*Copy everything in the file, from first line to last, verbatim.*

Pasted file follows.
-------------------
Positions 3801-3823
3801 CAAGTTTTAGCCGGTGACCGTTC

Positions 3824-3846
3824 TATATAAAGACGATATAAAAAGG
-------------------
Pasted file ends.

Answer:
Positions 3801-3823
3801 CAAGTTTTAGCCGGTGACCGTTC

Positions 3824-3846
3824 TATATAAAGACGATATAAAAAGG